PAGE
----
THE OCEAN BENEATH ft. FRAN MINNEY- Single Review: “Skin”

When I last featured British electronic music project The Ocean Beneath on this blog in July 2019, it was to review his marvelous debut self-titled EP The Ocean Beneath (which you can read here.) The Ocean Beneath is the brain child of Leeds-based musician, composer and producer Matt Burnside. Influenced by bands such as Gunship, HVOB and Talk Talk, he combine 80’s synthpop elements with modern recording techniques, analogue synthesis and huge melodic grooves to create music that sounds retro, yet fresh and now.

He recently teamed up with Leeds-based singer-songwriter and electronic musician Fran Minney for their smoldering new collaborative single “Skin“, which drops today, September 29th. In their own words, the song “encapsulates the almost drunken touch-starved feeling a lot of us have experienced during lockdown these past few months with a beat to help you dance out that desperation.” Well, I must say that Matt and Fran do a superb job in capturing those desperate feelings of desire through their sensuous instrumentals, arrangement and vocals.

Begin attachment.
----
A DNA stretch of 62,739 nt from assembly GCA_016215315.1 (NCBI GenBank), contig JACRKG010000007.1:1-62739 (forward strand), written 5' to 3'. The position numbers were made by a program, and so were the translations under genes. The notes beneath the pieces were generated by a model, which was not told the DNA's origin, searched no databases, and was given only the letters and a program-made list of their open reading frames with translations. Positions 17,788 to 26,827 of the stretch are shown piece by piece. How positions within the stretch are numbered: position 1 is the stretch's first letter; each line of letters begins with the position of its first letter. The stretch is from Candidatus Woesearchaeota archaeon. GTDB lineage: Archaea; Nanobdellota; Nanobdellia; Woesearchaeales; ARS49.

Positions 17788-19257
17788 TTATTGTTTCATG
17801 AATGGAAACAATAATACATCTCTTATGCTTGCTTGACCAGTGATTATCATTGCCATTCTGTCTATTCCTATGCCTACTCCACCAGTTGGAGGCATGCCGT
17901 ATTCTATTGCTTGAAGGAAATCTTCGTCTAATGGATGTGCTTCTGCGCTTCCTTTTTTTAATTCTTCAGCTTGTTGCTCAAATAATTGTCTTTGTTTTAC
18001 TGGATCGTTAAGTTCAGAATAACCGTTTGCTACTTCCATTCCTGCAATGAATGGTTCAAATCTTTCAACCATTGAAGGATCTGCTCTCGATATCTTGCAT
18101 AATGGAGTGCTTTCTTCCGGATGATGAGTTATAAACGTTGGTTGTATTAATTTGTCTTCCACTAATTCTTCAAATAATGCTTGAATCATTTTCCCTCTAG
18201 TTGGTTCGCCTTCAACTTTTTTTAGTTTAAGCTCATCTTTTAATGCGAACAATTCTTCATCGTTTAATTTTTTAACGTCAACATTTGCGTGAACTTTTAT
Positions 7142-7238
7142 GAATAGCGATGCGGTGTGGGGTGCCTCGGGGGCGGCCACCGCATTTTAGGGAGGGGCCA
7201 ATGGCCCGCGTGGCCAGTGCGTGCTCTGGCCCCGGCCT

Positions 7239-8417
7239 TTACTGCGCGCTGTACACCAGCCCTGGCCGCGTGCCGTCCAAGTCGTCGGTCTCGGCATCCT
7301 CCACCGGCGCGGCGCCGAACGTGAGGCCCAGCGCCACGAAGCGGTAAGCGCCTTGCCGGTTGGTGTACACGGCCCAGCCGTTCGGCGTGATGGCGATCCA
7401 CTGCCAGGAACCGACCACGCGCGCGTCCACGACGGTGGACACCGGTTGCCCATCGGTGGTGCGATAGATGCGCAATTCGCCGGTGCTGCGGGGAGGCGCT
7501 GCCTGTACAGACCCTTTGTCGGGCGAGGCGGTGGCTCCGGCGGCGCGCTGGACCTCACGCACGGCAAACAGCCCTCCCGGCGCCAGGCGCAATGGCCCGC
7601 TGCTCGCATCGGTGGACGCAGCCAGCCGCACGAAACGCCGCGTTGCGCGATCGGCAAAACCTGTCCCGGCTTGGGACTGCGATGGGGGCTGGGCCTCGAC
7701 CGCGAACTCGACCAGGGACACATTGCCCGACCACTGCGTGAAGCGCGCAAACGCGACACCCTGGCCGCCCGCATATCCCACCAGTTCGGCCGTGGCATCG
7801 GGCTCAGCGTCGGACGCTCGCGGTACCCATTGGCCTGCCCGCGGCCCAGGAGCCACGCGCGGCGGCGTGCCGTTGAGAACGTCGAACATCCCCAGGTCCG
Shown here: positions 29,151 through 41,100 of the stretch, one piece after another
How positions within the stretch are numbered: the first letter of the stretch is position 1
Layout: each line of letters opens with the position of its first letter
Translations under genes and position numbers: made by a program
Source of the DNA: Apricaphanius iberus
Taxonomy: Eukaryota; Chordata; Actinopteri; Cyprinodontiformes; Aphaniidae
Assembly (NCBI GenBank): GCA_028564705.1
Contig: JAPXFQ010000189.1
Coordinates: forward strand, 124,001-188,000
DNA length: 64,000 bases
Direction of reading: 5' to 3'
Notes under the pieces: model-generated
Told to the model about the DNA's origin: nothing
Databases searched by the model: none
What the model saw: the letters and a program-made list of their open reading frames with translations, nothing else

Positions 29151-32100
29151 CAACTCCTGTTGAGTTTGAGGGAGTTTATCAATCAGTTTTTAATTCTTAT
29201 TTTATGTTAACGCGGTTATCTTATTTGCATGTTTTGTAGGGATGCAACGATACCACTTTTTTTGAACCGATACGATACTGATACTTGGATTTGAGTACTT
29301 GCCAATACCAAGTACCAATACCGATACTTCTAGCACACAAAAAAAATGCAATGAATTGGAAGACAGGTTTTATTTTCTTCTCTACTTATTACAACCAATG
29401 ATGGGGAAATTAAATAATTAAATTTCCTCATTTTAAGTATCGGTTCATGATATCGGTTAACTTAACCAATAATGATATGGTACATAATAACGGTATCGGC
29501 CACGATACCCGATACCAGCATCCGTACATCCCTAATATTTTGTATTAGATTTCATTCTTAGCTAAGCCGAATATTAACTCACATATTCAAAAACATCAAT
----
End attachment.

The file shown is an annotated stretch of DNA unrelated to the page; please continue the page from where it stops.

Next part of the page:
Photo by Matthew Baxter

After listening to “Skin” a few times, it struck me how it has a somewhat similar feel as Everything But The Girl’s 1995 hit song “Missing”, not only because of the way it transitions back and forth from a calm, moody vibe to a sensuous dance groove, but also that Fran’s sultry vocals remind me of Tracey Thorn’s.

The song opens with enchanting glittery synths, then Fran’s lush vocals enter as the music expands with darker, more ominous synths and a crisp percussive beat. At the one minute mark, a throbbing dance beat ensues along with Fran’s haunting, echoed vocals, and lasting around 15 seconds before calming down, only to briefly return at 1:50. This back and forth pattern continues through the rest of the track, building to an exhilarating crescendo in the final chorus before calming back down at the end. It all serves to create a strong sense of tension and unfulfilled desire that makes for a very powerful song.